Problem in accuracy in sizing

2. Mesh
Number of apertures/openings per linear inch
The higher the mesh number, the smaller the screen opening

3. Open Area
The percentage of screen area that is aperture
The percentage of the actual openings vs total screen area
Depends on the shape of the aperture

4. Oversize or Plus Material


Material which fails to pass through the screen

5. Undersize or Minus Material


That which passes through the screen

6. Intermediates
Material passing one screening surface and retained on a subsequent
surface

7. Particle Size Distribution


Shows the relative percentages (usually by weight) of each of the size
fractions of the mixture being tested
Determined by conducting a complete sieve analysis using testing sieves

8. Testing Sieves
Used to determine the efficiency of screening devices, crushing and
grinding operations
Series of standardized woven wire screens
Types of Testing Sieves
a. Tyler Standard Sieve Series
Based on 200 Mesh screen

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Separation Processes & Introduction to Particle Technology
Engr. Rejie C. Magnaye
b. US Sieve Series
Based on No. 18 screen

c. International Test Sieve Series


Improvement done by ISO
Added screens to the existing US Sieve Series

Screen Efficiency
Measure of how successful the screen is in separating the components of the
mixture
Ratio of the % material actually passing through the screen to the % material
capable of passing
Industrial screens are typically designed to be 90 95% efficient

Screen Capacity
Measured by the mass of material that can be fed per unit time to a unit area of
the screen
Indicates how much material a screen can handle

Screen Analysis
Screening is accomplished by passing the material successively over a series of
screens or sieves having progressively smaller openings or apertures. The size of
material which has passed through one screen and has been retained on a screen
having openings of a smaller size is usually considered to be the arithmetic average of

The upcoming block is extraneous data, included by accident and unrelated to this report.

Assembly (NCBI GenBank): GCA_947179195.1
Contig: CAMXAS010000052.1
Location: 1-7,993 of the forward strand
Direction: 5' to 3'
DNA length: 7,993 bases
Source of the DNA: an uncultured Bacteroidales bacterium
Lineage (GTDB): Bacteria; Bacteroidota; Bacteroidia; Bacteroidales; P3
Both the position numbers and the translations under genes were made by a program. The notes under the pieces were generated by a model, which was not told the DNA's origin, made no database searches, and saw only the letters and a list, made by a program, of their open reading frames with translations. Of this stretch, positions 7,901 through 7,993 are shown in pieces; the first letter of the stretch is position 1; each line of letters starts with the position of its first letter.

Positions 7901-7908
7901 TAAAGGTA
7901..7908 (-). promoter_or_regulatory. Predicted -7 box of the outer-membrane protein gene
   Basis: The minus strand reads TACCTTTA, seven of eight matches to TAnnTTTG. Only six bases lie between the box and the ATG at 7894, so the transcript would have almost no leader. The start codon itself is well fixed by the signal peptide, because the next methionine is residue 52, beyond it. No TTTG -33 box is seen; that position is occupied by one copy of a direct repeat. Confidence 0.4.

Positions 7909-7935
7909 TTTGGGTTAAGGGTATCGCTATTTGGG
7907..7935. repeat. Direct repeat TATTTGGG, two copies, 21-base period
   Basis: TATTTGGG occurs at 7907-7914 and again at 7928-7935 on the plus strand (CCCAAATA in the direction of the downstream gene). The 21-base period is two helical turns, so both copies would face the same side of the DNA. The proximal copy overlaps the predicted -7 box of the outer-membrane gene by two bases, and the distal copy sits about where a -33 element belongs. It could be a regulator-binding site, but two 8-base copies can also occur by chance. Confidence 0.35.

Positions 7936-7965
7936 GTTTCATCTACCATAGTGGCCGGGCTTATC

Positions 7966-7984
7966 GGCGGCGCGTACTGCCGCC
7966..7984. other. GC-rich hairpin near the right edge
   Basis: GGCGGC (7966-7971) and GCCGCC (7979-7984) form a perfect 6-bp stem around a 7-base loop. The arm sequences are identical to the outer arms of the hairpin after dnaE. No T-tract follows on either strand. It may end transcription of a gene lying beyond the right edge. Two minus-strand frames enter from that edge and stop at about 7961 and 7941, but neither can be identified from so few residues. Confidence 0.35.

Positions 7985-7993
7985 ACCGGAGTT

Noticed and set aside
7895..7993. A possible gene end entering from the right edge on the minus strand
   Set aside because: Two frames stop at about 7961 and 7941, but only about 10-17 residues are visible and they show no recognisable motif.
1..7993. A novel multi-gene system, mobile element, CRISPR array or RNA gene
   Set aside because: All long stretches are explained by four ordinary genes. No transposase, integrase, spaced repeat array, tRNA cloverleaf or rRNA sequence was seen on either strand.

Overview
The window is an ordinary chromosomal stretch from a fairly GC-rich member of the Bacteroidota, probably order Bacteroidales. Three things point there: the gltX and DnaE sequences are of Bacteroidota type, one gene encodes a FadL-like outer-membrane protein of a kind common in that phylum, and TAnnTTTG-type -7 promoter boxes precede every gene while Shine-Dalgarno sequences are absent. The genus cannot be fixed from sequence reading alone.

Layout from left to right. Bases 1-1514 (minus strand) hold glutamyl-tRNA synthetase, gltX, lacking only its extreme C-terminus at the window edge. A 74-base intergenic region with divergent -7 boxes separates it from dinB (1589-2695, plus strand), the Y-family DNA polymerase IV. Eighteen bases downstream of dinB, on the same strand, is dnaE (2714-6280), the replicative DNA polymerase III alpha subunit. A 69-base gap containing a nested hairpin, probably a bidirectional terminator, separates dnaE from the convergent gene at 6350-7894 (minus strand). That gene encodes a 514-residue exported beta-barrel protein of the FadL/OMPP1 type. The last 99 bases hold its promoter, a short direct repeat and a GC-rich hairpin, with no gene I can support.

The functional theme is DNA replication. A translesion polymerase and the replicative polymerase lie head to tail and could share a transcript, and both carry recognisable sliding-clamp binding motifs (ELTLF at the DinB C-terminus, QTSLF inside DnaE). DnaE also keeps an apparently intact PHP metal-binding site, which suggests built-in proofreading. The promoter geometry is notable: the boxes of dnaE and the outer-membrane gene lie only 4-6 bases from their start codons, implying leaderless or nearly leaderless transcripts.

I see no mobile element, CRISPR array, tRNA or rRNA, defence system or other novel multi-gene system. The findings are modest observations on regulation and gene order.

the two (2) screen openings and is called the average diameter represented by the
symbol Dave.

SCREENING PRINCIPLE

Screening is defined as the mechanical separation of a mixture of various sizes


of particles into two or more portions by means of a screening surface, each of which is
more uniform in size of particle than the original mixture.

It is the separation of a mixture of various sizes of grains into two or more


portions by means of a screening surface, the screening surface acting as a multiple go-
no-go gauge and the final portions consisting of grains of more uniform size than those

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Separation Processes & Introduction to Particle Technology
Engr. Rejie C. Magnaye
of the original mixture.

Material Balance
Single Screen Analysis

Feed, F

XF

Oversize or tails, R

XR

Undersize or fines, P, X P

Let x = mass fraction of the desired material (in this case the undersize)


Recovery =

(1)
Rejection = 1 Recovery of Undesired Material = 1
(1)

Effectiveness = Recovery x Rejection

(1 )
E= x (1 )
(1 )

In terms of mass fraction: F = P + R


Component Material Balance: = + ; =

( )
Recovery =
( )

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Separation Processes & Introduction to Particle Technology
Engr. Rejie C. Magnaye
(1)() ( ) (1 )( )
Rejection = 1 E= x (1 )
(1)() ( ) (1 )( )

Industrial Screening Equipment

1. Grizzlies- are widely used for screening large sizes, particularly of 1 in. and
over. The material enters at the top left and works its way downward to the right. The
large and oversize particles are discharged over the lower right end and the smaller
particles pass through the slots between the bars into the hopper directly below.

2. Stationary Screens- are made of punched metal plate or woven wire mesh,
usually set an angle with the horizontal up to about 60 degrees. Suitable for small scale
operation such as screening sand, gravel or coal.

3. Vibrated Screens- are used where large tonnages are to be treated. They are
particularly useful in the chemical and fertilizer industry. They handle very successfully